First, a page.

Henrik Ibsen Biography
Henrik Ibsen's ancestors were sea captains and businessmen, while his father was a well-to-do merchant, dealing chiefly in lumber. Ibsen was born in 1828 in Skien, a town in the south of Norway. Three brothers and a sister were born after him, but Henrik was the only member of his family to show promise. When he was eight years old, his father's business failed and the family retired to a country house. Ibsen bitterly recalled how their friends, eager to dine and drink as guests of the affluent merchant, forsook all connections with the Ibsens when they lost their financial standing.
Although the young Ibsen showed talent as a painter, his family was too poor to allow him to study art; neither could they afford to train him for his chosen profession in medicine. When he was fifteen, his father sent him to Grimstad, a small provincial town south of Skien. Here he became an apothecary's apprentice, the next best thing to medicine. In the first three years of his Grimstad life, Ibsen lived entirely alone. Too uncommunicative to make friends and too poor to seek entertainments, he read voraciously, particularly in contemporary poetry and in theology. Eventually he was the center of a small circle of young men, and during this time began to write poetry.
Learning Latin in order to prepare for the university, Ibsen studied Cicero and became deeply interested in the character of Catiline, the agitator and revolutionary who was eventually assassinated. His first play, a historical drama in verse, was an attempt to explain this elusive character. Catiline, however, when published at the private expense of one enthusiastic friend, received no public notice and few copies were sold.
After six dark years in the hostile atmosphere of this provincial Norwegian village, Ibsen, by extreme economy and privation, had saved enough money to leave for the capital, Christiania (Oslo). Hoping to study at the university, he enrolled in a "student factory," a popular name given to an irregular school which coached students for the entrance examinations. Here Ibsen first met his lifelong rival and contemporary, Björnstjerne Björnson, who was to be known in the future, along with Ibsen, as a national poet of Norway. Found deficient in two subjects, Ibsen failed to enter the university. At this time as well, Catiline was rejected by the Christiania theater, but his The Warrior's Barrow was accepted and performed three times in 1850.
At this period of Ibsen's youth, Norway experienced a nationalist awakening. The new literary generation, after four hundred years of Danish rule (1397–1818), sought to revive the glories of Norwegian history and medieval literature. The middle ages were glorified as well because the romantic movement was in full swing throughout Europe. Thus, when Ole Bull, the great violinist, founded a Norse theater at Bergen, the project met with enthusiastic approval from all the youthful idealists eager to subvert the influence of Danish culture.
At a benefit performance to raise money for the new venture, Ibsen presented the prologue — a poem glorifying Norway's past — which moved Ole Bull to appoint him theater poet and stage manager of the Bergen theater. This position launched Ibsen on his dramatic career. Staging more than 150 plays, including works by Shakespeare and the French dramatist Scribe, Ibsen gained as much practical experience in stagecraft as that possessed by Shakespeare and Molière. In addition to his managerial position, the poet was obliged to produce one original play a year. Although his The Warrior's Barrow and St. John's Night met with failure, the critics approved of Lady Inger of Östraat (1855) and The Feast at Solhaug (1856). In this same year, the twenty-eight year old Ibsen became engaged to Susannah Thoresen, a girl of strong personality and independent judgment, and the marriage took place two years later.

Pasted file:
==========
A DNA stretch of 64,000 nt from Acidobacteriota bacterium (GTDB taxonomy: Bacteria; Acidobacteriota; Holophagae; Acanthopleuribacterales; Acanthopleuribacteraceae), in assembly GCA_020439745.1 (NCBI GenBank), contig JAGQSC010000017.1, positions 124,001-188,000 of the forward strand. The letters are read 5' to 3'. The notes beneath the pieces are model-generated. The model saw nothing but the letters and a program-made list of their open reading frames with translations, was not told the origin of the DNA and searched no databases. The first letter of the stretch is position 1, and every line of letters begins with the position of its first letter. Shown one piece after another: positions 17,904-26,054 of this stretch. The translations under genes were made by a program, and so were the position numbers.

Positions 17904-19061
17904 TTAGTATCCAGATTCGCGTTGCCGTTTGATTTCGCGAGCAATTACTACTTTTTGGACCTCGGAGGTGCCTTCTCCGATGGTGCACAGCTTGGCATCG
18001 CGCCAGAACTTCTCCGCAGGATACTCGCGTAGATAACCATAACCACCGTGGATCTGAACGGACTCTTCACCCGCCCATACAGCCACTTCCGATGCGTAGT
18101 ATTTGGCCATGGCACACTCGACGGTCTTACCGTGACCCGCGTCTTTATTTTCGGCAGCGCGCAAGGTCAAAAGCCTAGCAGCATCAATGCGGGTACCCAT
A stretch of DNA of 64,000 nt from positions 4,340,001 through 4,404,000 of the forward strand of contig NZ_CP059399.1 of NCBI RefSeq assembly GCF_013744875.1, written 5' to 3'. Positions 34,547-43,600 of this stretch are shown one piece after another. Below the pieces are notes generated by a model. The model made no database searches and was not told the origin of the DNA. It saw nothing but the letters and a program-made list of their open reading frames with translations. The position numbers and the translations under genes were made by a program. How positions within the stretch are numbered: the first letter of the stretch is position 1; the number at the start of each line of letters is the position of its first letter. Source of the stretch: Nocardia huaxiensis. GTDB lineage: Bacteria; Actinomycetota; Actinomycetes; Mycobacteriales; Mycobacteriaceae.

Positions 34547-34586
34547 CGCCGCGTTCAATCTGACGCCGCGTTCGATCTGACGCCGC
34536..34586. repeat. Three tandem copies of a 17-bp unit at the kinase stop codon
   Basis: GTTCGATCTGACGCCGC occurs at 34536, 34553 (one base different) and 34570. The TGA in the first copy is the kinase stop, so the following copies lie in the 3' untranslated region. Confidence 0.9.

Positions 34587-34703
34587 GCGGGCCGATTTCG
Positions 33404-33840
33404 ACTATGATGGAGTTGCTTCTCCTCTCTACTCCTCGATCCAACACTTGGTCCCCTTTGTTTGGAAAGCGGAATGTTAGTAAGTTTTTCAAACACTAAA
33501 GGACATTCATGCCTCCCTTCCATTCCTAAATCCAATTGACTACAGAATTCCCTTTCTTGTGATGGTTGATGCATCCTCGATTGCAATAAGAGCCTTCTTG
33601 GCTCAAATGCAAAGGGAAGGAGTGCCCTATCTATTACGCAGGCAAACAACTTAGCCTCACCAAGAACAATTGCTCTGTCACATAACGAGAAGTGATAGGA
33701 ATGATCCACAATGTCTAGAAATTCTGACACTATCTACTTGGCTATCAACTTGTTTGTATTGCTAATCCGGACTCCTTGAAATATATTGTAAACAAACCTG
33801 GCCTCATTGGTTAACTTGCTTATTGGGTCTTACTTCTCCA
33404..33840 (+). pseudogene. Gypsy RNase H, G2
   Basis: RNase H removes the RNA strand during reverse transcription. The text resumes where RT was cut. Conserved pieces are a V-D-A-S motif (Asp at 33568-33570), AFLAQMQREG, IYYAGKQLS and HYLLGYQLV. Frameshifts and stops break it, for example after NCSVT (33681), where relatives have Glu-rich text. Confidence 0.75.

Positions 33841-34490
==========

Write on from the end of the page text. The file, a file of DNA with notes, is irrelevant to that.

Encouraged by the success of Ole Bull's Norse theater in Bergen, enthusiasts of nationalist poetry in the capital also founded a new theater in direct competition with the conservative, Danish-influenced Christiania Theater. Asked to direct this new venture, Ibsen's promised salary was twice the amount he received at Bergen, about six hundred specie dollars.
Returning to the capital with a new play, The Vikings at Helgeland, Ibsen first submitted the manuscript to the old Christiania Theater where he would be free to collect royalties. At first the Danish director accepted the piece, but he returned it a few months later with a flimsy excuse. This gratuitous insult sparked a hot controversy between Ibsen, Björnson, and their followers on the one hand, and the adherents of the Danish influence on the other. After five years of public controversy, the conservative director was forced to resign, while The Vikings became one of the chief pieces performed under the theater's new management.
Throughout these early years, the relationship between Ibsen and Björnson was very friendly. Björnson became godfather when the Ibsens' son, Sigurd, was born in 1859; when the dramatist was in serious financial straits, Björnson made every effort to raise money for him. The two men also shared the same circle of friends at this time, although Ibsen was disappointed to find that his poetic ideals were misunderstood by his gregarious contemporaries. In a poem, "On the Heights," he expressed the view that a man who wishes to devote himself to the arts must sacrifice the usual pleasures of life; a poet must view life apart in order to find in it models for his work.